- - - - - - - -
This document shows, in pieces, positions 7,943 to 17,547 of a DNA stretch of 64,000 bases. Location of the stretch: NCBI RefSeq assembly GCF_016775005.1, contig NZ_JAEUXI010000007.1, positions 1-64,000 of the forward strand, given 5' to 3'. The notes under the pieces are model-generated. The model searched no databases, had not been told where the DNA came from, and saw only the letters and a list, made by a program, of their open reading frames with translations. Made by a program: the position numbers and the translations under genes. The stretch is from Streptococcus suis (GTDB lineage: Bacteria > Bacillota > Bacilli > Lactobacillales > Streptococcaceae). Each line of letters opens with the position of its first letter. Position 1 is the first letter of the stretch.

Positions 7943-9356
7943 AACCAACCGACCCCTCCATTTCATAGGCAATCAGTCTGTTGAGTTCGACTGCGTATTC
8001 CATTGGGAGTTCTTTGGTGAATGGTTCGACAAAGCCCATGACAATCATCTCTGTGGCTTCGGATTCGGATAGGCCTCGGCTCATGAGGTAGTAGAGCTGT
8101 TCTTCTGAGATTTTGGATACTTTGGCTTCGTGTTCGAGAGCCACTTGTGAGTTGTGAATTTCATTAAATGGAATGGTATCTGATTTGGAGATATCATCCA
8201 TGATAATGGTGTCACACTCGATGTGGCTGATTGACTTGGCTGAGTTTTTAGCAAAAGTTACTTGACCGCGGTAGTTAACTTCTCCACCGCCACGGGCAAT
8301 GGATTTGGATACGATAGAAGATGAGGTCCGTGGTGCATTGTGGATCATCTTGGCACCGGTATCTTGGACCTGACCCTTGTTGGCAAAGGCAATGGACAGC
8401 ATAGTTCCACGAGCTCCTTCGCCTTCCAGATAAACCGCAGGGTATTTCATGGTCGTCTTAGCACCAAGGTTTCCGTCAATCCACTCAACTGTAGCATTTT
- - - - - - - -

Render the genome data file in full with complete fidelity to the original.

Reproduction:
This document shows, in pieces, positions 7,943 to 17,547 of a DNA stretch of 64,000 bases. Location of the stretch: NCBI RefSeq assembly GCF_016775005.1, contig NZ_JAEUXI010000007.1, positions 1-64,000 of the forward strand, given 5' to 3'. The notes under the pieces are model-generated. The model searched no databases, had not been told where the DNA came from, and saw only the letters and a list, made by a program, of their open reading frames with translations. Made by a program: the position numbers and the translations under genes. The stretch is from Streptococcus suis (GTDB lineage: Bacteria > Bacillota > Bacilli > Lactobacillales > Streptococcaceae). Each line of letters opens with the position of its first letter. Position 1 is the first letter of the stretch.

Positions 7943-9356
7943 AACCAACCGACCCCTCCATTTCATAGGCAATCAGTCTGTTGAGTTCGACTGCGTATTC
8001 CATTGGGAGTTCTTTGGTGAATGGTTCGACAAAGCCCATGACAATCATCTCTGTGGCTTCGGATTCGGATAGGCCTCGGCTCATGAGGTAGTAGAGCTGT
8101 TCTTCTGAGATTTTGGATACTTTGGCTTCGTGTTCGAGAGCCACTTGTGAGTTGTGAATTTCATTAAATGGAATGGTATCTGATTTGGAGATATCATCCA
8201 TGATAATGGTGTCACACTCGATGTGGCTGATTGACTTGGCTGAGTTTTTAGCAAAAGTTACTTGACCGCGGTAGTTAACTTCTCCACCGCCACGGGCAAT
8301 GGATTTGGATACGATAGAAGATGAGGTCCGTGGTGCATTGTGGATCATCTTGGCACCGGTATCTTGGACCTGACCCTTGTTGGCAAAGGCAATGGACAGC
8401 ATAGTTCCACGAGCTCCTTCGCCTTCCAGATAAACCGCAGGGTATTTCATGGTCGTCTTAGCACCAAGGTTTCCGTCAATCCACTCAACTGTAGCATTTT